SOME had never used a pencil before, others had never had a book they could call their own.
Yet children in one of the most-deprived neighbourhoods in Scotland are celebrating after winning a national award for reading.
Annette Street Primary in the Govanhill area of Glasgow is one of the most ethnically diverse schools in the country.
As the bell rang at the start of the summer holidays on Tuesday, it signalled the end of an academic year which saw the multicultural school see off others from across Scotland to win a First Minister’s Reading Challenge Award last week.
For principal teacher Sam Howorth, 35, the award was recognition of a year-long drive to improve reading among pupils, many of whom come from eastern European countries.
Sam said: “Some kids might come here for P6 and P7 never having been to school. Or if they have, then the education they have had is not what we would recognise as education. Roma children are left in segregated classes where they’re not taught.
“A lot of our kids don’t have a culture of books at home because of the transient nature of their lives, they don’t have a lot of possessions. And a lot of our parents don’t have much money, so wouldn’t be able to prioritise luxury items like books.”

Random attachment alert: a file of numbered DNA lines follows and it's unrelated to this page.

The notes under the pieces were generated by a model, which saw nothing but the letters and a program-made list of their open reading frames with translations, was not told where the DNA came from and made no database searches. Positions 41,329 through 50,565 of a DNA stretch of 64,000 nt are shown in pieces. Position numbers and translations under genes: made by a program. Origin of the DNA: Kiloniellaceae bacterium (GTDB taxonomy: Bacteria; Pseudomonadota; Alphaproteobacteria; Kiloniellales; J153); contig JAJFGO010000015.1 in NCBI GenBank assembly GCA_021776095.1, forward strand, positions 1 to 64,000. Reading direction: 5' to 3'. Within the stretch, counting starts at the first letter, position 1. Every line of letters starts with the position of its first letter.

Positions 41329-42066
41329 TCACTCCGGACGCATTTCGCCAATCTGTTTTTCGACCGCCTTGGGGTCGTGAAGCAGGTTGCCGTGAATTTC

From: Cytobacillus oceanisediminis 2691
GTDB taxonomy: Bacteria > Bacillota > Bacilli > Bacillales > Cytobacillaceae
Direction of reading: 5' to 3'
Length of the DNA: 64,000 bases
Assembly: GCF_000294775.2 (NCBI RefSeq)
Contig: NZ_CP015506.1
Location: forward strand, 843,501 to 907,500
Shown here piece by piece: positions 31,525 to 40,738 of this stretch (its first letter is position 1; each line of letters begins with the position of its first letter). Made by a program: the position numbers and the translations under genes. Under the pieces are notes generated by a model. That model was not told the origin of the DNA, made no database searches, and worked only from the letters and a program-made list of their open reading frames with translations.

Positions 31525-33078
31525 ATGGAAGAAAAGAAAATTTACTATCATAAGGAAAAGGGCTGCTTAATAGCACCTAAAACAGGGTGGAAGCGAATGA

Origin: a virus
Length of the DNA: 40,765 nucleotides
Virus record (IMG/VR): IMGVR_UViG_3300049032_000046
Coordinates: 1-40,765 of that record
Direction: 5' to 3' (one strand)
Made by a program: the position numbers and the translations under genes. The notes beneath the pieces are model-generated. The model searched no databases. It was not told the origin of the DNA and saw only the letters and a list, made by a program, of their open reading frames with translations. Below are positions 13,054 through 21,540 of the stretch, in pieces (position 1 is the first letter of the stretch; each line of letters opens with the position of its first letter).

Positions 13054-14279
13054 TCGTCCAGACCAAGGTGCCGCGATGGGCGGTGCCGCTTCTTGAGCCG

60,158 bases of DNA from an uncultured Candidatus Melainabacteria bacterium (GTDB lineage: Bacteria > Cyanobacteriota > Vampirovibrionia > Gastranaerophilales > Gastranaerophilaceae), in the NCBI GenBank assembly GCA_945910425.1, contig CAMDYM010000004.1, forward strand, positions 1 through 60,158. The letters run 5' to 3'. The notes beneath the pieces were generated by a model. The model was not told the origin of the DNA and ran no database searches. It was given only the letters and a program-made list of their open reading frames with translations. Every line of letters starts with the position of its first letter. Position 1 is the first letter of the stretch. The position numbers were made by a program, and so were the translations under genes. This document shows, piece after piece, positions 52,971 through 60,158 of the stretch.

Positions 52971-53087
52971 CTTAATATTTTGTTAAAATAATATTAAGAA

Part of the year-long “reading journey” saw kids visit Waterstones in Glasgow city centre after funding was secured from the Siobhan Down Trust, set up to encourage young people to overcome barriers to accessing language. A trip to a book shop in the digital age might not be high on the agenda of today’s average screen-addicted child. But Sam said: “A lot of our kids don’t have computers or digital technology. Most of them had never been to a book shop before. They were thrilled and spent hours there.”
Earlier this month, Education Scotland and the Scottish Book Trust distributed book bags to thousands of pupils across Scotland as part of Scottish Book Week, in a bid to increase engagement and improve learning at home.
But Annette Street Primary faces a special set of challenges. Sam said: “I’ve taught children how to hold a pencil in P4. One boy who came to the school had no knowledge of numbers, or English and have never held a pencil. By the time he left two years later, he was writing, talking, and his maths was fantastic.”
With support from the Government’s Pupil Equity Fund, Sam introduced new reading methodologies for the children.
He said: “If the children can’t say something then they’ll never be able to write it down. One of the principles of teaching English as an additional language is that pupils have to be able to say the words before they can write them.”
First Minister Nicola Sturgeon, whose constituency includes Govanhill, presented pupils from the school with a trophy, £1,000 of book tokens and a bespoke artwork designed by illustrator Eilidh Muldoon at the awards ceremony in Edinburgh.